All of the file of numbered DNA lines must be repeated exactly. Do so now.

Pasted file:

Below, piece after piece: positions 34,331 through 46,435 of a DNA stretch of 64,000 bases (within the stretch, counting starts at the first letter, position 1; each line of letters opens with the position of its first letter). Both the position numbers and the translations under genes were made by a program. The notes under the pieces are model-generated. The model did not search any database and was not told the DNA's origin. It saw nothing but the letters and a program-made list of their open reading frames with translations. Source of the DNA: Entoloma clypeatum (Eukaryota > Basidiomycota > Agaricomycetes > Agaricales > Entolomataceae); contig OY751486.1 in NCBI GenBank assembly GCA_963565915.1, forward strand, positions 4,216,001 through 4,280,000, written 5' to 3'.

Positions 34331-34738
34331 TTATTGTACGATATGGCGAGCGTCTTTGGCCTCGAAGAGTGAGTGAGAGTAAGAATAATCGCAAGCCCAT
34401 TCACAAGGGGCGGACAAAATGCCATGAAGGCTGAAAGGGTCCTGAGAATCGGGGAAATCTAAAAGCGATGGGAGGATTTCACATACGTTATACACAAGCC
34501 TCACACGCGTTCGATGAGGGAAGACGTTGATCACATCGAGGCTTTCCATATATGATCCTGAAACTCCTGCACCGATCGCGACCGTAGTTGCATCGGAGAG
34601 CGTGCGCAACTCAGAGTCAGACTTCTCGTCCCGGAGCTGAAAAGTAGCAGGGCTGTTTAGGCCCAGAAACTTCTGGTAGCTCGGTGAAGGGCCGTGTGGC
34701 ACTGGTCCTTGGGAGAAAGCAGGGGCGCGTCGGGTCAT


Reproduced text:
Below, piece after piece: positions 34,331 through 46,435 of a DNA stretch of 64,000 bases (within the stretch, counting starts at the first letter, position 1; each line of letters opens with the position of its first letter). Both the position numbers and the translations under genes were made by a program. The notes under the pieces are model-generated. The model did not search any database and was not told the DNA's origin. It saw nothing but the letters and a program-made list of their open reading frames with translations. Source of the DNA: Entoloma clypeatum (Eukaryota > Basidiomycota > Agaricomycetes > Agaricales > Entolomataceae); contig OY751486.1 in NCBI GenBank assembly GCA_963565915.1, forward strand, positions 4,216,001 through 4,280,000, written 5' to 3'.

Positions 34331-34738
34331 TTATTGTACGATATGGCGAGCGTCTTTGGCCTCGAAGAGTGAGTGAGAGTAAGAATAATCGCAAGCCCAT
34401 TCACAAGGGGCGGACAAAATGCCATGAAGGCTGAAAGGGTCCTGAGAATCGGGGAAATCTAAAAGCGATGGGAGGATTTCACATACGTTATACACAAGCC
34501 TCACACGCGTTCGATGAGGGAAGACGTTGATCACATCGAGGCTTTCCATATATGATCCTGAAACTCCTGCACCGATCGCGACCGTAGTTGCATCGGAGAG
34601 CGTGCGCAACTCAGAGTCAGACTTCTCGTCCCGGAGCTGAAAAGTAGCAGGGCTGTTTAGGCCCAGAAACTTCTGGTAGCTCGGTGAAGGGCCGTGTGGC
34701 ACTGGTCCTTGGGAGAAAGCAGGGGCGCGTCGGGTCAT